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AGC's Data DIGest: July 3-7, 2023

Construction employment increases in June, unemployment hits new low; spending rises in May

Construction employment, seasonally adjusted, totaled 7,947,000 in June, a gain of 23,000 from May and 198,000 (2.6%) year-over-year (y/y), according to AGC’s analysis of data the Bureau of Labor Statistics (BLS) posted today. Residential construction employment (residential building and specialty contractors) rose by 10,800 in June and 52,400 (1.6%) y/y. Nonresidential construction employment (building, specialty trade, and heavy and civil engineering construction firms) rose by 12,200 for the month and 146,300 (3.2%) y/y. Seasonally adjusted average hourly earnings for production and nonsupervisory employees in construction (craft and office) rose 5.7% y/y to $34.09 per hour, a “premium” of 18.2% over the private sector average of $28.83, which increased 4.7% y/y. But the construction wage premium remained considerably below the 2000-2019 average of 21.5%. The unemployment rate for workers with construction experience dipped from 3.7% in June 2022 to 3.6%, the lowest June rate since the series began in 2000. 

Construction spending (not adjusted for inflation) totaled $1.93 trillion in May at a seasonally adjusted annual rate, up 0.9% from the upwardly revised April rate and up 2.4% y/y, the Census Bureau reported on Monday. However, without a deflator, it is impossible to say how much of the y/y gain is in units vs. price. Private residential construction increased 2.2%, with single-family homebuilding up for the first time since April 2022, by 1.7%; multifamily construction spending down for the first time in 10 months, by 0.1%; and owner-occupied improvements up 3.4%. Private nonresidential construction spending dipped 0.3%. The largest private nonresidential segment (based on the seasonally adjusted May rate)—manufacturing construction—rose 1.0%, including computer/electronic/electrical, up 3.6%; chemical and pharmaceutical, down 2.1%; and transportation equipment, up 0.8%. Commercial construction fell 1.8% (comprising warehouse, down1.8%; retail, down 2.5%; and farm, up 1.5%). Power slid 0.4% (with electric power down 0.3% and oil and gas field structures and pipelines down 0.8%). Private office and data center construction increased 0.7%. Public construction spending rose 0.1%. The largest public segment, highway and street construction, slipped 0.4%. Public education was flat. Public transportation construction fell 0.8%.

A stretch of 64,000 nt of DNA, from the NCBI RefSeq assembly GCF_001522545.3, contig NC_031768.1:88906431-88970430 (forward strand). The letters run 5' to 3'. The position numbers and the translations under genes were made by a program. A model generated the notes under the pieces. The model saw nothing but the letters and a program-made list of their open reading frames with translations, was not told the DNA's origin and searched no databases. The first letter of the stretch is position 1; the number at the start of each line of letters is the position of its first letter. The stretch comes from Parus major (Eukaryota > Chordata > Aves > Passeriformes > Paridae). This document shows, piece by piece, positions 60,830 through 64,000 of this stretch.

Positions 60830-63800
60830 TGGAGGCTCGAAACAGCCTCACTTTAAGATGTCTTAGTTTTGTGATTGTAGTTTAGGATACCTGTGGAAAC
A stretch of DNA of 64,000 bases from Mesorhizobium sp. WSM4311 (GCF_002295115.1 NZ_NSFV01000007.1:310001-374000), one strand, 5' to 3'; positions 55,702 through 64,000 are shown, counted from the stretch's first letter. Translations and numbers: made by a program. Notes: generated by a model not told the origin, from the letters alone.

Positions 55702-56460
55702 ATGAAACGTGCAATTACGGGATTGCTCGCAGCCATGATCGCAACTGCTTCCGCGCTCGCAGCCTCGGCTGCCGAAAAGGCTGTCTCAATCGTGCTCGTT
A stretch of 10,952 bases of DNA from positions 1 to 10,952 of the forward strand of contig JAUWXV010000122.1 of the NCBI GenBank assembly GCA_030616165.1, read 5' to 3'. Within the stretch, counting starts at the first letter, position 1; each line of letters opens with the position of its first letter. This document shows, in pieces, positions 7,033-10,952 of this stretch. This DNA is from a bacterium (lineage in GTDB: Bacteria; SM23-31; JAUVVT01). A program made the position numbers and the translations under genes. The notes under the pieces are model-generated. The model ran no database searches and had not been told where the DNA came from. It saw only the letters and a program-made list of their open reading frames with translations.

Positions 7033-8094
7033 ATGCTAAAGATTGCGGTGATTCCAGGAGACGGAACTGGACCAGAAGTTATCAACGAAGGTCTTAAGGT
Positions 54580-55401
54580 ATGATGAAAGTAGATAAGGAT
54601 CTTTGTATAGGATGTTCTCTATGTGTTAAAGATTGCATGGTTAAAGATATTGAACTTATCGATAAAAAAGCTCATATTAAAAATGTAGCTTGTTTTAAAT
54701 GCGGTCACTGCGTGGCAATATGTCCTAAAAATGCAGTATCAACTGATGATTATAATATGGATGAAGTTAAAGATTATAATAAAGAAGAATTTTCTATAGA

There were 396,000 job openings in construction, not seasonally adjusted, at the end of May, the second-highest May total in the 23-year history of the series and a decrease of 37,000 (-8.5%) y/y from the all-time May high of 433,000 in 2022, BLS reported on Wednesday in its monthly Job Openings and Labor Turnover Survey (JOLTS) release. There were 464,000 hires for the full month, an increase of 29,000 (6.7%) y/y. Layoffs and discharges totaled 99,000, an increase of 14,000 (16%) y/y but the second-smallest May total. Quits totaled 219,000, up 13,000 (6.3%) y/y, the highest May total. Together, these figures suggest some slowing in demand from a year ago but still a tighter construction labor market.

Housing “geared to college students at popular schools is a rare bright spot in the beleaguered commercial real-estate business,” the Wall Street Journal reported on Wednesday. “Rents for student housing are poised to grow, boosted by limited supply and strong demand at many colleges, especially top research universities and schools in the five highest-earning athletic conferences for U.S. college football. However, with college enrollment declining overall, student housing is facing higher risks at smaller colleges with less name recognition and falling enrollment.”

 “Economic activity in the services sector expanded in June for the sixth consecutive month,” the Institute for Supply Management reported on Thursday. Construction (including homebuilding) is among 15 sectors (out of 18) that reported increased business activity, along with paying higher prices for materials and services (12 sectors), growth in new orders (13), employment growth (9), faster supplier deliveries (9), and increased order backlogs (7). Items significant for construction reported up in price included construction subcontractors; copper-based materials; heating, ventilation and air conditioning equipment, lumber (also reported down in price), and oriented strand board. Items listed in short supply included construction contractors (for the second month in a row) and subcontractors; construction labor (5 months); and transformers (10 months).

Contractors are invited to fill out the 2023 Autodesk/AGC Workforce Survey. Results will be posted in late August.